5. 5. metals were analysed for five farms over two three international standards for tilapia farming, i.e. Sustainable Fisheries Partnershipcroppings (10 months). The study helped BAP, GlobalGAP, and ASC, was held in Haikou Website: www.sustainablefish.org FEATUREand high fish meal diets with the natural com- Referencesplex has enhanced the availability of dietary Hung LT and TNH nutrients and compensated for the poorer Kim. 2007. Reducing quality of the raw ingredient characteristics fish meal utilization in in the low fishmeal diet so improving overall Pangasius Catfish feeds dietary performance. through application of enzymes. Presented Conclusion at Asian Pacific The application of this SSF technology in Aquaculture 2007, this manner opens the door more flexible Hanoi, Vietnam, 5-8 August 2007.feed formulation and allows the incorpo-ration of lower cost vegetable protein Satoh S, Hanini I, Sarker substitutes such as simple soybean meal and MSA, Haga Y, Ohkuma T corn gluten. Improved nutrient availability and H Nakayama 2011. impacts directly growth and performance so Effect of Taurine, Phytase increasing dietary efficiency both in terms of and enzyme complex supplementation to cost and environmental impact. The savings low fish meal diet on in fishmeal usage addresses consumer con- growth of juvenile red cerns and sustainability issue in the industry. sea bream Pagrus major. There is still much to learn about these Presented at World complex interactions but the indicators Aquaculture 2011, Natal, show the potential of this technology. ■ Brazil, 6-10 June 2011. 1Alltech Aqua, 28200 Lixouri, Kefalonia, Greece 2Institute of Aquaculture, Hellenic Centre of Marine Research, Agios Kosmas, Elliniko, 16610 Athens, Greece 3Alltech Japan, Shiba-Koen 2-3-27, Minato, Tokyo 105- 0011, Japan July-August 2012 | InternAtIonAl AquAFeed | 27 Your challenge is our passion. MetAMINO® is the best choice for your aquafeed. www.evonik.com/feed-additives | feed-additives@evonik.com July-August 2012 | InternAtIonAl AquAFeed | 35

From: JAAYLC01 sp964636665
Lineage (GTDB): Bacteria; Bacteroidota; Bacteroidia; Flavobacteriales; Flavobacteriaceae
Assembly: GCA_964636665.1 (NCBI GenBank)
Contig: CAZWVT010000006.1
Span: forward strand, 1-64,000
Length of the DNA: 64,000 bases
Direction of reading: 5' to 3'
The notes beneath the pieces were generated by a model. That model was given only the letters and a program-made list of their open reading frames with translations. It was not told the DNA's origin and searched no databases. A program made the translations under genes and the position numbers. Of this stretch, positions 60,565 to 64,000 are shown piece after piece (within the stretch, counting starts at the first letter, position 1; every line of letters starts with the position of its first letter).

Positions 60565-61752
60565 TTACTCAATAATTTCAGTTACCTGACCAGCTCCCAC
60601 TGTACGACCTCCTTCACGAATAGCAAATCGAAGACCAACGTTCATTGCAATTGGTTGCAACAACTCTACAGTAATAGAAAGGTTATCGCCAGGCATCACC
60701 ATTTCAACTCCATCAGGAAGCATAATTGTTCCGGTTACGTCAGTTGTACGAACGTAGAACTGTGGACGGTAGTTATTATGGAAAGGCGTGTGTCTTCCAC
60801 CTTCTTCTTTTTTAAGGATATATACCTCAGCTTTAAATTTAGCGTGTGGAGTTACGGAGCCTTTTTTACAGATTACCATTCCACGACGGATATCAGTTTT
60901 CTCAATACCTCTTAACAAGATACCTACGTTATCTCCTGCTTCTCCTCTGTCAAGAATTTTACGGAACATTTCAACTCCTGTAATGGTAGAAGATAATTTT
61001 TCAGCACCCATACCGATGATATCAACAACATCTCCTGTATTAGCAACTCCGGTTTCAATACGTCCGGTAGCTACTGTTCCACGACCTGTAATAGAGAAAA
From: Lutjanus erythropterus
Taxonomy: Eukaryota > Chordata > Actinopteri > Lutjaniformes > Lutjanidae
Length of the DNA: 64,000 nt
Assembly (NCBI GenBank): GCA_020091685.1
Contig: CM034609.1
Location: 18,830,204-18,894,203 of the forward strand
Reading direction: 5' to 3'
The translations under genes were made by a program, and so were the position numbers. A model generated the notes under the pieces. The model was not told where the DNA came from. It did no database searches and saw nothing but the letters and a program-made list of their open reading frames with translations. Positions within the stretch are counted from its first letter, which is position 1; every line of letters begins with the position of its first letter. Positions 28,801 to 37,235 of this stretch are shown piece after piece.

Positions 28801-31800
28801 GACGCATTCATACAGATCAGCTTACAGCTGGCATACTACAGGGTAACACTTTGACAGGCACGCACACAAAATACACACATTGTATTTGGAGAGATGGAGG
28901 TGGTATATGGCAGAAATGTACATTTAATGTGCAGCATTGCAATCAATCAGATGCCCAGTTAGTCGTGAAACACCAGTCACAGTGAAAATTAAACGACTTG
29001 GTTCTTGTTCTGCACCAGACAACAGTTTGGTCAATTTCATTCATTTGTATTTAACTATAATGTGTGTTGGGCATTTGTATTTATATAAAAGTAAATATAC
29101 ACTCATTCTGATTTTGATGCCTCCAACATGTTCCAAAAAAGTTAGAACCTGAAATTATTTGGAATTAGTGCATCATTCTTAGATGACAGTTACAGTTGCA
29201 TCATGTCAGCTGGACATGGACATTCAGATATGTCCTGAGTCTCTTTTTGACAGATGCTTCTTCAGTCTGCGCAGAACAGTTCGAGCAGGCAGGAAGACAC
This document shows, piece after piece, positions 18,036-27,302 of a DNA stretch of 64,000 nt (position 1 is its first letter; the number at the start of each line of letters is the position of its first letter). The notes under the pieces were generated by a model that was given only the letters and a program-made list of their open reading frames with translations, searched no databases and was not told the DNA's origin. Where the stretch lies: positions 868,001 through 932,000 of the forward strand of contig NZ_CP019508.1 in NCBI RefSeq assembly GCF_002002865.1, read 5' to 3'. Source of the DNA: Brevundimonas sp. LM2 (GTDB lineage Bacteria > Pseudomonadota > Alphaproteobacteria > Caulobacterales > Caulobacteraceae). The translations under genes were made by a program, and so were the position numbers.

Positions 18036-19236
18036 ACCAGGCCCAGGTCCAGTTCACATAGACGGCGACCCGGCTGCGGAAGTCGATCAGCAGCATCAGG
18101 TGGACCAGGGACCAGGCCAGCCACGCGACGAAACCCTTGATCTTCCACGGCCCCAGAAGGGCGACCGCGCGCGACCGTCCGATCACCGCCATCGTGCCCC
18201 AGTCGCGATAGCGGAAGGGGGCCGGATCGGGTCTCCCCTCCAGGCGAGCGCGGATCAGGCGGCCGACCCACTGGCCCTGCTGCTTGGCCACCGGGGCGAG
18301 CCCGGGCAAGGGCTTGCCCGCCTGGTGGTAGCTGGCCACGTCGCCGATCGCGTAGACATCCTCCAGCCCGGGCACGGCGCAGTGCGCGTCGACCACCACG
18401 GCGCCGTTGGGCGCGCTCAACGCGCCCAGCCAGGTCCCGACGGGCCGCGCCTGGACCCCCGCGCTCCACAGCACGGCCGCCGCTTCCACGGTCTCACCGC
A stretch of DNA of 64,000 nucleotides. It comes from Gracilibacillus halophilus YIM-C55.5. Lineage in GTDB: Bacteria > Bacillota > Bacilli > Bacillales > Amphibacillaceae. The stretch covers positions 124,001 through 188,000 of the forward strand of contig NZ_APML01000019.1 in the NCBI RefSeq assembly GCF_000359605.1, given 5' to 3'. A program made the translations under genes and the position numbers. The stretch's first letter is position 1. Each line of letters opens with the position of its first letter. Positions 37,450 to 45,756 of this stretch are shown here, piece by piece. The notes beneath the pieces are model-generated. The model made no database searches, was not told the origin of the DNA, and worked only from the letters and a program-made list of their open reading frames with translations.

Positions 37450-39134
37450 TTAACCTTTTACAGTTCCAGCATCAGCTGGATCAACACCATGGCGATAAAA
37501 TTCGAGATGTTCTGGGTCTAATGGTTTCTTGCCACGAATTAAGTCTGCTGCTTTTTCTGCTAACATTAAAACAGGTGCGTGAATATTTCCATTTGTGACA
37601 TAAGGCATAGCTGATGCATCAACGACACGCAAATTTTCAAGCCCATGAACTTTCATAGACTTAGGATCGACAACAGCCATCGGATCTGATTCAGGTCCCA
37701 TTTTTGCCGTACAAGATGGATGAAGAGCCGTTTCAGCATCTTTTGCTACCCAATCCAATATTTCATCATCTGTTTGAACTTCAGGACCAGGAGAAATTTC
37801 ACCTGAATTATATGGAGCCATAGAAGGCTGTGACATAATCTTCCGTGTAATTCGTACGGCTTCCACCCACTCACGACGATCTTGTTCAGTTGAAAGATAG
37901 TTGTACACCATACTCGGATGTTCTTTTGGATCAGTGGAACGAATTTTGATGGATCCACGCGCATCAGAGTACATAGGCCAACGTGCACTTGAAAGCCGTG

6. 6. This digital re-print is part of the July | August 2012 edition of International LINKSAquafeed magazine. Content from the magazine is available to view free-of-charge, both as a fullonline magazine on our website, and as an archive of individual features onthe docstoc website.Please click here to view our other publications on www.docstoc.com. VO L U M E 1 5 I S S U E 4 2 0 1 2 • See the full issue Tough environment produces world’s best Barramundi EXPERT TOPIC - Tilapia • Visit the International Aquafeed website – a collection of articles creating a worldwide perspective Noise – a source of stress for farmed fish • Contact the International Aquafeed Team Enzymes – Unlocking the hidden potential of plant proteins using solid state fermentation technology Enzymes to improve water and soil quality in • Subscribe to International Aquafeed aquaculture ponds THE INTERNATIONAL MAGAZINE FOR THE AQUACULTURE FEED INDUSTRYIAF12.04.indd 1 19/07/2012 17:15To purchase a paper copy of the magazine, or to subscribe to the paperedition please contact our Circulation and Subscriptions Manager on the linkabove. INFORMATION FOR ADVERTISERS - CLICK HERE www.aquafeed.co.uk